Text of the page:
My Fault by Leora Fridman. Cleveland, Ohio: Cleveland State University Poetry Center, 2016. 86 pages. $ 16.00, paper.

The ambiguity of Leora Fridman’s title, My Fault, is compelling. Perhaps this is a collection of confessions of guilt, intended to clear the speaker’s conscious? Fridman does not offer a direct answer to this question, but rather leaves it up to the reader to interpret the meaning behind her words. While her prose poems are very clear in language and sentence structure, the message is often hidden and requires a second or third read. Sentences that seem to be nonsensical at first, will eventually reveal their meaning, like in “Factions”, where she writes:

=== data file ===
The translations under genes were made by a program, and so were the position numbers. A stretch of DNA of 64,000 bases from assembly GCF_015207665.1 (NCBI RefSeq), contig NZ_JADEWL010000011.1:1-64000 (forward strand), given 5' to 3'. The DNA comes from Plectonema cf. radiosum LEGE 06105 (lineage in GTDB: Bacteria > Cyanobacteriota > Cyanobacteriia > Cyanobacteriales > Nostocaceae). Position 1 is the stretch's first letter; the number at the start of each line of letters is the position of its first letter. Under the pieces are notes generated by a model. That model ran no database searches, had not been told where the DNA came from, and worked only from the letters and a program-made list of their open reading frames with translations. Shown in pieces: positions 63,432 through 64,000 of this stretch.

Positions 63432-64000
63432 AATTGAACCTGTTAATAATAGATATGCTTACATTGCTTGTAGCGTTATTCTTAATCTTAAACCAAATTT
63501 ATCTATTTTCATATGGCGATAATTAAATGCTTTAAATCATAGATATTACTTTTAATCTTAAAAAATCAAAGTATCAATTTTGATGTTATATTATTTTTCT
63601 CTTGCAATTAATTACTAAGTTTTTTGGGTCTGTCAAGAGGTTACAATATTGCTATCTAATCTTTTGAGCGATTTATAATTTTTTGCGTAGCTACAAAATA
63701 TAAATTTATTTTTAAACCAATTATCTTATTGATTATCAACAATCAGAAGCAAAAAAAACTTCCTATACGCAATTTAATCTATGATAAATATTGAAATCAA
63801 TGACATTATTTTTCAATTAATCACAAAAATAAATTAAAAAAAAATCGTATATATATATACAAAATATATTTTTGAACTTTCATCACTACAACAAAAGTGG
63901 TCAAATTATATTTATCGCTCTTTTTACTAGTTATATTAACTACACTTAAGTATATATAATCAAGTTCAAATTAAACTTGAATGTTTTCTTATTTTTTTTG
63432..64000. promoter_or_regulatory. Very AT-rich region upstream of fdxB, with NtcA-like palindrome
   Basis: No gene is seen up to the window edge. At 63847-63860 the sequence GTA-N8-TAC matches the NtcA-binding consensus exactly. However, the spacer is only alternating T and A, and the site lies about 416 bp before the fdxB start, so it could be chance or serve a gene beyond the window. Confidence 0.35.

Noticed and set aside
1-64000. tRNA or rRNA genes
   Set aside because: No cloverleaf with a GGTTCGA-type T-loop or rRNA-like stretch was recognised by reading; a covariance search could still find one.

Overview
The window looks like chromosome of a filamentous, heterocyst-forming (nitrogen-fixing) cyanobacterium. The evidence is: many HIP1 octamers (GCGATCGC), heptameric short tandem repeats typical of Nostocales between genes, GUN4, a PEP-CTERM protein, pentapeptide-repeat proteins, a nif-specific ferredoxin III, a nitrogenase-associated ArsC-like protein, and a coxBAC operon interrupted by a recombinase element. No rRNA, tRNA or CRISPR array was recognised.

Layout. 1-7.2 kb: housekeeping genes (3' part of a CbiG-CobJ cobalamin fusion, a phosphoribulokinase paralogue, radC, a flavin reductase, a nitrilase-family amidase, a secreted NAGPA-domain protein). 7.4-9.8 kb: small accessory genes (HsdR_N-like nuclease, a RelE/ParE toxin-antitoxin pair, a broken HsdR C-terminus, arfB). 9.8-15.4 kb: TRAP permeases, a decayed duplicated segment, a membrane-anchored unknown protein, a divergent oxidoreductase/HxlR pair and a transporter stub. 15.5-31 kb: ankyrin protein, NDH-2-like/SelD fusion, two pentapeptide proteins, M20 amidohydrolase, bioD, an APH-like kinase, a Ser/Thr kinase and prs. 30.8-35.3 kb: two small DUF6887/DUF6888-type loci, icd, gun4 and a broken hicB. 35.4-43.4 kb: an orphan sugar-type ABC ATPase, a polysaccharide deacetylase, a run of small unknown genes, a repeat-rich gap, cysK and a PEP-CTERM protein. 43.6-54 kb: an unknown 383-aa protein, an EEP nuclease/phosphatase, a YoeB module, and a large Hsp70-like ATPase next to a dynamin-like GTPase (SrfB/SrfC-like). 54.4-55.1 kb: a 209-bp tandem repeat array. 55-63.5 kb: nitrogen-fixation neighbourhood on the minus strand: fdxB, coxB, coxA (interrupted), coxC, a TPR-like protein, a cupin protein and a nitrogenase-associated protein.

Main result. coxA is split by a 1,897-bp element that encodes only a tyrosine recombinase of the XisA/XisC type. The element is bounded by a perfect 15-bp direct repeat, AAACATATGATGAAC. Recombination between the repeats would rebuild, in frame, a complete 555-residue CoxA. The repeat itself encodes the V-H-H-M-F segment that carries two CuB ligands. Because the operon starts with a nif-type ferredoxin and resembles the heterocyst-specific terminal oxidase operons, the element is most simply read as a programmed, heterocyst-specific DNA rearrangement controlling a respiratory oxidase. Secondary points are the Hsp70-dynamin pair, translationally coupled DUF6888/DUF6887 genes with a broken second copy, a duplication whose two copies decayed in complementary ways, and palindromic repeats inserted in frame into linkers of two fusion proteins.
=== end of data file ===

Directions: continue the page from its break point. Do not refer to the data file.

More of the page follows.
I have not found

any skin yet but I will

be there soon, just as

soon as I can fight off

the beavers peeling fibers

from my scalp, trying

to open my mind,

making me feel far

more awake than

I ever intended to find

myself, laughing at

how much human I am

My Fault does not focus on one particular topic, but on a plethora of personal thoughts of the speaker, evolving around everything and anything that is important to them.

– Tanja Vierrether, MAR